Erik Tews, Ralf-Philipp Weinmann, and Andrei Pyshkin TU Darmstadt, FB Informatik Hochschulstrasse 10, 64289 Darmstadt, Germany
Abstract. We demonstrate an active attack on the WEP protocol that is able to recover a 104-bit WEP key using less than 40,000 frames with a success probability of 50%. In order to succeed in 95% of all cases, 85,000 packets are needed. The IV of these packets can be randomly chosen. This is an improvement in the number of required frames by more than an order of magnitude over the best known key-recovery attacks for WEP. On a IEEE 802.11g network, the number of frames required can be obtained by re-injection in less than a minute. The required computational eﬀort is approximately 220 RC4 key setups, which on current desktop and laptop CPUs is negligible.
Wired Equivalent Privacy (WEP) is a protocol for encrypting wirelessly transmitted packets on IEEE 802.11 networks. In a WEP protected network, all packets are encrypted using the stream cipher RC4 under a common key, the root key1 Rk. The root key is shared by all radio stations. A successful recovery of this key gives an attacker full access to the network. Although known to be insecure and superseded by Wi-Fi Protected Access (WPA) , this protocol is still is in widespread use almost 6 years after practical key recovery attacks were found against it [5,15]. In this paper we present a new key-recovery attack against WEP that outperforms previous methods by at least an order of magnitude. First of all we describe how packets are encrypted: For each packet, a 24-bit initialization vector (IV) IV is chosen. The IV concatenated with the root key yields the per packet key K = IV||Rk. Over the data to be encrypted, an Integrity Check Value (ICV) is calculated as a CRC32 checksum. The key K is then used to encrypt the data followed by the ICV using the RC4 stream cipher. The IV is transmitted in the header of the packet. Figure 1 shows a simpliﬁed version of an 802.11 frame. A ﬁrst analysis of the design failures of the WEP protocol was published by Borisov, Goldberg and Wagner  in 2001. Notably, they showed that the ICV merely protects against random errors but not against malicious attackers. 1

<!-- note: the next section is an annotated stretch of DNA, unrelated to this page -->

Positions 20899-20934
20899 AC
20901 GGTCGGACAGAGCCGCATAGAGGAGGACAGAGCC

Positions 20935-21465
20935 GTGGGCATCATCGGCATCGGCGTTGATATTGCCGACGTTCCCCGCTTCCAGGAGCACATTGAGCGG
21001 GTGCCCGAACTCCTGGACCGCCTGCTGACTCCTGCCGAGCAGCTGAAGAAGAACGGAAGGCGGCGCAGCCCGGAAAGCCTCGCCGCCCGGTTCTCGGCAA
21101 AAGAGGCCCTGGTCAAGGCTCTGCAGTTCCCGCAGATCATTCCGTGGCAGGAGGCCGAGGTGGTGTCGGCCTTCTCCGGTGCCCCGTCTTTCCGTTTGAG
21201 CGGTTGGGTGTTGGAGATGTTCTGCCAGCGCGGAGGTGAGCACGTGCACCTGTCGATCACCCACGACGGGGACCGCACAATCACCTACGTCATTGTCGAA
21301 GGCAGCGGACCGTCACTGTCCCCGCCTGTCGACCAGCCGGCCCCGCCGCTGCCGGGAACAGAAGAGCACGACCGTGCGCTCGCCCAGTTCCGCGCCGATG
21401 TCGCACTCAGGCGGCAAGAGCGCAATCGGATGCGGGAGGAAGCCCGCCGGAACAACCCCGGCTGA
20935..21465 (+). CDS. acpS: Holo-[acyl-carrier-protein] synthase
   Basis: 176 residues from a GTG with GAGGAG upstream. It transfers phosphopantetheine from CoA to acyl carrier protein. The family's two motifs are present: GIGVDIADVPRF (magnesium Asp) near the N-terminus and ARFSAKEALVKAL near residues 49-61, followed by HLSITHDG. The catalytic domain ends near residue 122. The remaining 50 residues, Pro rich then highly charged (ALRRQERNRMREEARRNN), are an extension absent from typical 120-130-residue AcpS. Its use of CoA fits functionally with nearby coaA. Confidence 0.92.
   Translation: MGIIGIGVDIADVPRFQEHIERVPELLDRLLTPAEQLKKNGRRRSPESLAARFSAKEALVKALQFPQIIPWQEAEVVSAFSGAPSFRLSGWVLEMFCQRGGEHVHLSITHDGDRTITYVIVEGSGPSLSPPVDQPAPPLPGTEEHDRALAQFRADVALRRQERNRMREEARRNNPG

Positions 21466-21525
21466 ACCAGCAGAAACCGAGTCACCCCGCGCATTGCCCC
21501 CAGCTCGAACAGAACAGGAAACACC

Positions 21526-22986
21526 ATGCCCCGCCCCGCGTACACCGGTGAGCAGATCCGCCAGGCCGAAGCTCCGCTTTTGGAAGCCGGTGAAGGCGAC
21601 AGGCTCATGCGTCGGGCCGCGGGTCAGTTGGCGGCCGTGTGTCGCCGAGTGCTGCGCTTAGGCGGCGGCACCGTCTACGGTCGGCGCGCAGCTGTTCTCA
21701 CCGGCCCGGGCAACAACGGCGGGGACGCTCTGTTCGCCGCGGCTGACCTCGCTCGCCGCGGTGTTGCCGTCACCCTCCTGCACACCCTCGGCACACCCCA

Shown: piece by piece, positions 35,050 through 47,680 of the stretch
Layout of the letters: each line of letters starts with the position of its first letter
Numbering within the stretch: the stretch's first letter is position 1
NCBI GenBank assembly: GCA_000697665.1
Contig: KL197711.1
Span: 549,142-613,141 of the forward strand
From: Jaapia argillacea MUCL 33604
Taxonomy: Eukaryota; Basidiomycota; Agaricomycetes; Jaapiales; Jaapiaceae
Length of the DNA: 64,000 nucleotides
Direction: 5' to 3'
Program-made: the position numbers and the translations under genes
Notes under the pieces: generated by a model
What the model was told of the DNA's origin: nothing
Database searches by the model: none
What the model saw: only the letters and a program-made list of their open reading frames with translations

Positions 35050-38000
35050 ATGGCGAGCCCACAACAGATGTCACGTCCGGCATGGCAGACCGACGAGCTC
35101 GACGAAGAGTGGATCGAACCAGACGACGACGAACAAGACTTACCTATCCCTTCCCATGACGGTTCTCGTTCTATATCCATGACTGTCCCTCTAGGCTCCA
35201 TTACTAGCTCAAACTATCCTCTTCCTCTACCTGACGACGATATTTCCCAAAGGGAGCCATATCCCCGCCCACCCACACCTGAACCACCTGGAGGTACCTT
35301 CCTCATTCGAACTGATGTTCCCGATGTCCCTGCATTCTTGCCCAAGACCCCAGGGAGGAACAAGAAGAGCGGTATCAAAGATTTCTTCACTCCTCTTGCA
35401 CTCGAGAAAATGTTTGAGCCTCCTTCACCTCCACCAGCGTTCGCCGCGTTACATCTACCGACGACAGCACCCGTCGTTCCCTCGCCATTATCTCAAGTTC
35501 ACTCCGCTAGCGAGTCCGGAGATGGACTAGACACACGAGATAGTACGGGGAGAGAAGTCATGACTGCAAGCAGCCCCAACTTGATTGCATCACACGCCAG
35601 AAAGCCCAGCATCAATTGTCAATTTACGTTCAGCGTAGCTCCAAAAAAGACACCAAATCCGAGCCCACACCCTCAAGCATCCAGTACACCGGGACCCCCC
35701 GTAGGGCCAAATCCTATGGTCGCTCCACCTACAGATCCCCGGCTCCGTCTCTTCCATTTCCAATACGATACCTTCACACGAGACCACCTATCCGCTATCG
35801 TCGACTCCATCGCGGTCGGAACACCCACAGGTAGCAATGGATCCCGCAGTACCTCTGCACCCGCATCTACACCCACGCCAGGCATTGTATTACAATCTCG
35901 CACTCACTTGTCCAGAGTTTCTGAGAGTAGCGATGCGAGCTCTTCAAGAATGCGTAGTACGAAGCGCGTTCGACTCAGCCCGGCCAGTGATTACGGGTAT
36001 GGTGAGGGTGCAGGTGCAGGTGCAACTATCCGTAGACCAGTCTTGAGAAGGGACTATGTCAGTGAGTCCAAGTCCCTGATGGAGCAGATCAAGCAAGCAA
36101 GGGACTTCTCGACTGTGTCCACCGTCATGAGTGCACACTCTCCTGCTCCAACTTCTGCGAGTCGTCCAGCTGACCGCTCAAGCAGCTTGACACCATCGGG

Supported by a stipend of the Marga und Kurt-M¨llgaard-Stiftung. o The standard actually allows for up to four diﬀerent root keys; in practice however, only a single root key is used.
Fig. 1. A 802.11 frame encrypted using WEP
802.11 Header BSS ID Initialization vector (IV) Destination address Logical Link Control Subnetwork Access Protocol Header Data Integrity Check Value
Encrypted using RC4(IV || RK)
Furthermore, they observed that old IV values could be reused, thus allowing to inject messages. In the same year, Fluhrer, Mantin and Shamir presented a related-key ciphertext-only attack against RC4 . In order for this attack to work, the IVs need to fulﬁll a so-called ”resolved condition”. This attack was suspected to be applicable to WEP, which was later demonstrated by Stubbleﬁeld et al . Approximately 4 million diﬀerent frames need to be captured to mount this attack. Vendors reacted to this attack by ﬁltering IVs fulﬁlling the resolved condition, so-called ”weak IVs’. This countermeasure however proved to be insuﬃcient: In 2004, a person using the pseudonym KoreK posted a family of statistical attacks against WEP that does not need weak IVs [9,3]; moreover the number of frames needed for key-recovery was reduced to about 500,000 packets. More recently, Klein  showed an improved way of attacking RC4 using related keys that does not need the ”resolved condition” on the IVs and gets by with a signiﬁcantly reduced number of frames. Table 1 shows a statistic of employed encryption methods in a sample of 490 networks, found somewhere in the middle of Germany in March 2007. Another survey of...